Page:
Oxford Cen
tre for Computational Neuroscience

Research by Professor Edmund T. Rolls

Aims of Research

Cerebral Cortex

The aims of the research are to provide information fundamental to understanding how the brain works, and thus to understanding brain dysfunction.

The research focuses on the brain mechanisms of perception, memory, emotion and feeding, and thus of perceptual, memory, emotional, appetite and mental disorders including depression.

The research builds on the following complementary approaches in order to investigate how the brain actually works:

  • biologically realistic computational neuronal network models that build on
  • knowledge of neuronal activity in different brain areas, to show what is represented, and how it is represented
  • neuroimaging and neuropsychological studies in humans

Research Topics


Emotion Explained


The Noisy Brain

Memory, Attention, and Decision-Making

The research topics investigated include:

1) The processing of taste and olfactory information by the brain.

2) The processing of visual information about objects by the brain.

3) A theory and model of how the visual system performs invariant visual object recognition.

4) A theory of emotion, and analysis of the operation of the brain systems including the amygdala and orbitofrontal cortex, which are involved in emotion.

5) The application of understanding brain mechanisms of emotion and emotion-related learning to the understanding and rehabilitation of patients with damage to the inferior parts of the frontal lobes.

6) The operation of the brain systems, including the hypothalamus, orbitofrontal cortex, and amygdala, involved in the control of food and water intake.

7) Where and how sensory signals are decoded into reward signals in the brain, and the neural mechanisms that underlie reward.

8) The neural mechanisms which underlie memory in the brain. The operation of key structures in the brain in memory, including the hippocampus, orbitofrontal cortex, and amygdala.

9) A full theoretical treatment of how the hippocampus could store episodic memories, and how they could be recalled to the neocortex to thus contribute to the formation of long-term memories.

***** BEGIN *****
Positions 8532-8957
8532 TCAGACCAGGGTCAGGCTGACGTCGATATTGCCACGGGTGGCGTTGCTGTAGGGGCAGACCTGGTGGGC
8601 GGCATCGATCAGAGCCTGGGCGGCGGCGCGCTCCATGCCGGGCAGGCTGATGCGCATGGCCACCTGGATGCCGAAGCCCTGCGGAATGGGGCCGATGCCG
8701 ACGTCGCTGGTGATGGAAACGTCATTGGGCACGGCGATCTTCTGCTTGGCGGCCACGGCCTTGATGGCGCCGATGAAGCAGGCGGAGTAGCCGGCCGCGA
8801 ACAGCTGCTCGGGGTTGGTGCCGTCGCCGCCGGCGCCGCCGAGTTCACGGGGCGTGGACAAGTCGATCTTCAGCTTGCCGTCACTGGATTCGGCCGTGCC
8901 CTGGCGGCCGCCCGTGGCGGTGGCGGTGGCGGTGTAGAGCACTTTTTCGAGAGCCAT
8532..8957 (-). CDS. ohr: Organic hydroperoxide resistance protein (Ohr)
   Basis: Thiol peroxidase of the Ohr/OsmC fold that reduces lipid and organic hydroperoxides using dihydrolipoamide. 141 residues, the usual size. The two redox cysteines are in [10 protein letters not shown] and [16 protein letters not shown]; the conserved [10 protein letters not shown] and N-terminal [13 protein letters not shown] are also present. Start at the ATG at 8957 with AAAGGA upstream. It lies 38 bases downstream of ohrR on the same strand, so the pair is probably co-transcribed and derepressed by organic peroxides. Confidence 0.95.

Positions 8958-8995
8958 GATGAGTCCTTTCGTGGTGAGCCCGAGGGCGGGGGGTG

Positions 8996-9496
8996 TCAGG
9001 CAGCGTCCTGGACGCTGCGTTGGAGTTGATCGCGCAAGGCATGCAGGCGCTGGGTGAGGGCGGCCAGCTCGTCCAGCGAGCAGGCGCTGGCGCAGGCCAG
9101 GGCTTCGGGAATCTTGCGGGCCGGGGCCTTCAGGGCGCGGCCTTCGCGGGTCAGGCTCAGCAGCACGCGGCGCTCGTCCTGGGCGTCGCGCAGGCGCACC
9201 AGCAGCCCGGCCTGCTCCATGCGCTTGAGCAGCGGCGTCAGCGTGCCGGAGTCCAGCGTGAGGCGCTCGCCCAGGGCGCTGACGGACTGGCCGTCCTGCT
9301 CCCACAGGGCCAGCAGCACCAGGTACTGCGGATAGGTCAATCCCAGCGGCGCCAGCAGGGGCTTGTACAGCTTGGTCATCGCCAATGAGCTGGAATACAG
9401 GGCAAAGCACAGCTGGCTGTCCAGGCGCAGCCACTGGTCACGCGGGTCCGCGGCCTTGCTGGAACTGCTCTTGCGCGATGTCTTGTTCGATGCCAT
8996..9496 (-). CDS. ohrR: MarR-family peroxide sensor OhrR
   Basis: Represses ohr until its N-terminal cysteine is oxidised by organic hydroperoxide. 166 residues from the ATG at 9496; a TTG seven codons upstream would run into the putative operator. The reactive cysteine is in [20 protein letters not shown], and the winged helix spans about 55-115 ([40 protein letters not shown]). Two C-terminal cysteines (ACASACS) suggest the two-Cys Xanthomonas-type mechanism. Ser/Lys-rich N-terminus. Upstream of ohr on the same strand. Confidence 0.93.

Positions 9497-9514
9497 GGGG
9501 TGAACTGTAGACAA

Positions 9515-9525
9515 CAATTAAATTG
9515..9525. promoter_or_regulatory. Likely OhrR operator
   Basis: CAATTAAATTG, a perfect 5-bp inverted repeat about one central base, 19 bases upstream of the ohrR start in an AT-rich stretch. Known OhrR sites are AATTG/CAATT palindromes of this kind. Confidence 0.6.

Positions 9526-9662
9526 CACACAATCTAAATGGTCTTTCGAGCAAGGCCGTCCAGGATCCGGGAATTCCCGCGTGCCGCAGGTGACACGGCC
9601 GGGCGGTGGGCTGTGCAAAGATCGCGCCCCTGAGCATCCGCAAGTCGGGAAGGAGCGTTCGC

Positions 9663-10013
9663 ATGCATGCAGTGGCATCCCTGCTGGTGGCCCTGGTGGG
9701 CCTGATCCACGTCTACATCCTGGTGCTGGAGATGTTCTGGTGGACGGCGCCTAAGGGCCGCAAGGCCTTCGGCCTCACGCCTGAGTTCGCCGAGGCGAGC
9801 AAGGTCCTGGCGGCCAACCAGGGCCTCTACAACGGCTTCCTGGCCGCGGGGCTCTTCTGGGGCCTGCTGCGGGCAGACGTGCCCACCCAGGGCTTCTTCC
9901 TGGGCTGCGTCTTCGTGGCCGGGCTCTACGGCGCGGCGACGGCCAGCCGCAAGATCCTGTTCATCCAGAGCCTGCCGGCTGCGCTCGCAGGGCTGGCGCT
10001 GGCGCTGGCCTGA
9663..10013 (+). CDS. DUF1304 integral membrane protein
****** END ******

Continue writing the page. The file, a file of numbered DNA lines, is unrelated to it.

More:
10) The information which reaches the striatum from the neocortex, and the implications of this for understanding the operation of the basal ganglia.

11) How information is encoded by the firing of neurons in many different brain systems.

12) The ways in which many parts of the cerebral cortex may actually work, by combining neurophysiological, neuroanatomical, and biologically plausible neuronal network approaches.  Computation in the brain compared with that in digital computers.

13) The brain mechanisms of attention and decision-making.

14) The neural bases of mental disorders including depression, schizophrenia and autism, with implications for treatment. This builds on the research described above, and adds new large-scale analyses of neuroimaging data from patients and controls.

15) Brain process involved in consciousness, and the relation between the brain and the mind.

16) Aesthetics and the brain.

Many of these advances are summarized in six books:

Cerebral Cortex: Principles of Operation by E.T.Rolls, 2016, Oxford University Press;

Emotion and Decision-Making Explained by E.T.Rolls, 2014, Oxford University Press;

The Noisy Brain: Stochastic Dynamics as a Principle of Brain Function by E.T.Rolls and G.Deco, 2010, Oxford University Press;

Memory, Attention, and Decision-Making by E.T.Rolls, 2008, Oxford University Press;

Computational Neuroscience of Vision by E.T.Rolls and G.Deco, 2002, Oxford University Press;

Neural Networks and Brain Function by E.T.Rolls and A.Treves, 1998, Oxford University Press;

and are described in the papers shown in the List of Publications.

(Edmund Rolls has been included in the top 0.5% of most cited neuroscientists in the world by the Institute of Scientific Information)